I always heard, “You’re going to be just like your mother! You’re going to fall right into her footsteps! The apple falls not far from the tree!” Something in a child’s nature makes him or her want to rebel against anything expected of him or her. I knew that I would not be like my mother, and that I would not fall right into her footsteps. I would not allow the apple to fall too close to the tree; I would prove everyone wrong.
I was put up for adoption at the age of three. Preceding this, I was a victim of neglect and abuse physically, emotionally, and sexually by both my biological mother and the men she would bring home. I was even rejected by my own father, a man in denial to the fact that I was his own flesh and blood. When I was three, my mother was so controlled by her desires, so caught up in satisfying her own fleshly lusts that she could no longer care for me or my two brothers. The eldest, Shawn, went to live with his father. My other brother, Christopher, and I were put up for adoption.
Brother and I were sent to a dull concrete building in Fort Worth, called The Center. It was huge and extremely daunting. This was our new home. It was not a home, however; it was just a place to stay. The Center held a certain sadness, an emptiness inside, consisting of hundreds of kids with psychological problems stemming from the awful memories that haunted them from their lives at home. No kid was truly happy; we just accepted the fact that The Center was better than where we would be. We waited for the day when we would be somewhere else. Having been sent here without our consent, The Center filled us with the destructive feeling that we were not wanted.
The building was separated into two sides, one for girls and one for boys. The boys did not cross the girls’ side, nor did the girls enter the boys’ territory. I remember Brother and I crying everyday because we so badly wanted to be together. We were the only people each other had left. Without him, I was in this alone.
It was not too long before people came to “look at” us. Older couples would come visit with us, playing Monopoly and talking. I was not sure what to think about this. However, Brother and I began to get invited home with these couples. I learned that this meant that we were “foster children.” We would go to a couple’s house day after day for weeks, maybe months. I was not sure how long. But then, the couple would usually just stop inviting us over, wishing us the best of luck, then sending us away with hugs. This happened five times, and I never could understand why. The void within me, the feeling that no one wanted me grew with every rejection.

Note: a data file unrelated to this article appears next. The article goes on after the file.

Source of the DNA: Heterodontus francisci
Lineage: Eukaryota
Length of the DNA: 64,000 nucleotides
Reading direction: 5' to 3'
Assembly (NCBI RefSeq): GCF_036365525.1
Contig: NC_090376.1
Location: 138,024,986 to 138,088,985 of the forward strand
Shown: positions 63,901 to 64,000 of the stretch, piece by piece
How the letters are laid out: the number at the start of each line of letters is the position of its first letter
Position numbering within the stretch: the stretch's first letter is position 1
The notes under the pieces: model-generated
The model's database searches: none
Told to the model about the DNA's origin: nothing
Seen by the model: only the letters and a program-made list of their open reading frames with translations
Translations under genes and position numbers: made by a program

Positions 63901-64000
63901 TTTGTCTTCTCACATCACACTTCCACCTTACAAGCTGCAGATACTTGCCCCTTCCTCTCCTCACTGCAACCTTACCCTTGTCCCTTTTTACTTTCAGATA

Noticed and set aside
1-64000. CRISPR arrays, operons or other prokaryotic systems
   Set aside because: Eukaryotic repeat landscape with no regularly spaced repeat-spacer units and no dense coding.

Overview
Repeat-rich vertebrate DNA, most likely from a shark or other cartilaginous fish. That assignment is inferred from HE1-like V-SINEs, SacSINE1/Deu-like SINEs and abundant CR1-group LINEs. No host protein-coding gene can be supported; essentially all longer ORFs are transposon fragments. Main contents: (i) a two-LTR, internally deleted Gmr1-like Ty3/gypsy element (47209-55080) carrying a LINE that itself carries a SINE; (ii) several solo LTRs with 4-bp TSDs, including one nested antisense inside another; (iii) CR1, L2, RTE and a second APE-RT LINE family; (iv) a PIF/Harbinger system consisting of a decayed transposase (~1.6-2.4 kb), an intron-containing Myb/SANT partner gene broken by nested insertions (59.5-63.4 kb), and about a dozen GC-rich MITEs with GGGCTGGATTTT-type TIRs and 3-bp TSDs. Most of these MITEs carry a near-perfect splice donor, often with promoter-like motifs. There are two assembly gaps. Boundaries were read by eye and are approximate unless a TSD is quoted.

Then one day, a couple came to see us. They were different; they could not keep their eyes off us. The four of us began talking, getting to know each other, and they invited Brother and me home. Unlike every other home we had visited, theirs was the first one in which we were the only children, meaning we received all the attention. We had fun with Ralph and Vickie; we went to the park, to the zoo, to our favorite restaurants to eat. We met their friends, and we traveled. It was always something new. This was the first time we had not just stayed at someone’s house, sitting on our hands and biting our tongues, doing the best we could to “behave.” The four of us grew closer over the course of a year. In November 1993, Ralph and Vickie told Brother and me that they wanted us to live with them; they wanted to keep us, to “adopt” us. When asked if we wanted to be “adopted,” we immediately answered yes. It was a long process, taking more than a year, but Ralph and Vickie finally adopted us and became our Mom and Dad. This was all so strange to me. At five years old, I was not sure how to react. For a few months, I was violent, kicking, biting, screaming, and hitting. But after a few months passed, I began to realize that this was the best thing that could happen to Brother and me. We were finally wanted. We no longer had to live in fear or despair; we had a whole new life. My new parents taught us how to read and write, and they took us to church. They started us in school, and they took us to the park to play baseball. I began to see what a normal life was like, and I loved it. I started kindergarten when I was five. I skipped first grade when I was six. I got saved and baptized when I was seven. Everything I needed was provided, as well as things I wanted. I had all these amazing, memorable moments that I did not realize until I was older that I never would have had if I had not been adopted.